The Benefits of Creating Home-Made Books

Some of Hannah's home-made books
Some of Hannah’s home-made books

In this special blog post, Reading Eggs content writer and author Sara Leman shares the wonderful benefits of creating home-made books with children to build essential literacy skills and create some incredible lifelong memories.

There’s been a frenzy of paper folding and stapling going on in my house recently. Home-made books are appearing fast and furiously as my 8-year-old daughter embarks upon creating yet more ‘novels’.

Hannah has been making her own books since she was about 5. It coincided with starting school, and the realisation that those random marks she used to make on paper could actually be turned into words. She quickly worked out that if you string enough of these words together across several pages, you end up with your very own book. Her first creation was Ruby the Magic Bear. It was greeted with such rapturous acclaim from the grown-ups that as a result, Hannah has been writing books with great fervour ever since.

Encouraging your child to make their own books has many benefits, both educationally and emotionally. Some of these benefits include:

A page from Ruby the Magic Bear
A page from Ruby the Magic Bear

Better self-esteem. Children absolutely love it when you sit together and read their stories. As well as building a bond between parent and child, sharing stories validates the child as an author and makes them feel proud over their achievements.

Building resilience. Writing stories allows children to find a voice to express thoughts, feelings, fears and experiences. It builds confidence and provides an emotional outlet for many children.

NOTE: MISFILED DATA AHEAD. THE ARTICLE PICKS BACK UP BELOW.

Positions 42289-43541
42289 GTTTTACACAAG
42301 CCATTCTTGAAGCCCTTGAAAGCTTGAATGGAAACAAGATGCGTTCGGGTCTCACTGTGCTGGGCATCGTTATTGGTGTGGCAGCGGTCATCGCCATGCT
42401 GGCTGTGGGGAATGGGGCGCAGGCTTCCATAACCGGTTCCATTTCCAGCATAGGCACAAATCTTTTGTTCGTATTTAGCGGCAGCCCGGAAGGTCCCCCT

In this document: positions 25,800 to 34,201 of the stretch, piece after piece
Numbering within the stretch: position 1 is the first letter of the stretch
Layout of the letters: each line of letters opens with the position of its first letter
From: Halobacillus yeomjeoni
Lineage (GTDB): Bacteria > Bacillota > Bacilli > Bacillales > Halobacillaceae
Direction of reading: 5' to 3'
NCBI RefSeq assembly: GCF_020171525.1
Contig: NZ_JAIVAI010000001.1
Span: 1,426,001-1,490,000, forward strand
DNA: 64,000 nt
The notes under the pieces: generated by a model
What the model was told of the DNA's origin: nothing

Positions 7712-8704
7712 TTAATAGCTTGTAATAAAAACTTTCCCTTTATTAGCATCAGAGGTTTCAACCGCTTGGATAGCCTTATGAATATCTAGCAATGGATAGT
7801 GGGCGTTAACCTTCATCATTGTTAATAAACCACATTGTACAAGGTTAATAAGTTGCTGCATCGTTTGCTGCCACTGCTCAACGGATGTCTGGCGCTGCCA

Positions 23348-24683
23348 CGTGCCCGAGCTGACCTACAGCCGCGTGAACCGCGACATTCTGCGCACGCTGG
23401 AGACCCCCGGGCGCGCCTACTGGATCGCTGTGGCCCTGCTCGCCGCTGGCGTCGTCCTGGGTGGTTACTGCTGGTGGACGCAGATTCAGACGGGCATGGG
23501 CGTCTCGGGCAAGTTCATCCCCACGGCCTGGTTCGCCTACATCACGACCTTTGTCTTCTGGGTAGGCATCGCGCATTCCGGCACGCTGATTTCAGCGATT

Increased concentration span. When a child is engaged in a task they enjoy, it leads to higher levels of motivation and an increased concentration span. As a parent, you can feel good about the fact your child is also developing their thinking and creative skills whilst they create their masterpiece.

The development of writing skills. Writing a book requires a lot of skill, including holding the pencil correctly, forming the letters, spacing the words, and writing in lines from left to right.

The development of reading skills. In writing their own books, children draw upon the usual book conventions such as having a front cover, text and illustration placement, numbering pages, writing chapter headings and even having a ‘blurb’ on the back of the book. When older children read their stories aloud it encourages them to proofread their work and edit where necessary.

Here are some tips on how can you help your child create their very own book:

  • Use other books as models. Show your child how they are organised and point out key features.
  • If your child doesn’t know what to write about, get them thinking about their own experiences or interests. Looking at family photos can often generate ideas, and rewriting a well-known story is also an excellent start. The Reading Eggs Story Factory encourages children to use picture cues in order to create their own story. Their finished book can be printed out, submitted to the weekly competition and potentially read by thousands of other children.
  • Very young children may struggle to write, so get them to tell you their story whilst you write it for them.
  • Provide a variety of paper and pens for children to make their books from. Let them experiment with colour, text and illustration styles.
  • You may be required to fold and staple pages together for young children. There are lots of other great ideas for more creative book making on the Internet.
  • Don’t be tempted to correct anything your child has written. This is an opportunity to let them be freely creative and build positive attitudes towards reading and writing.

Sara Leman is a mum, ex-teacher and author of the Reading Eggs ‘My First’ series. Sara also writes the lesson content for the Reading Eggs and Mathseeds programs.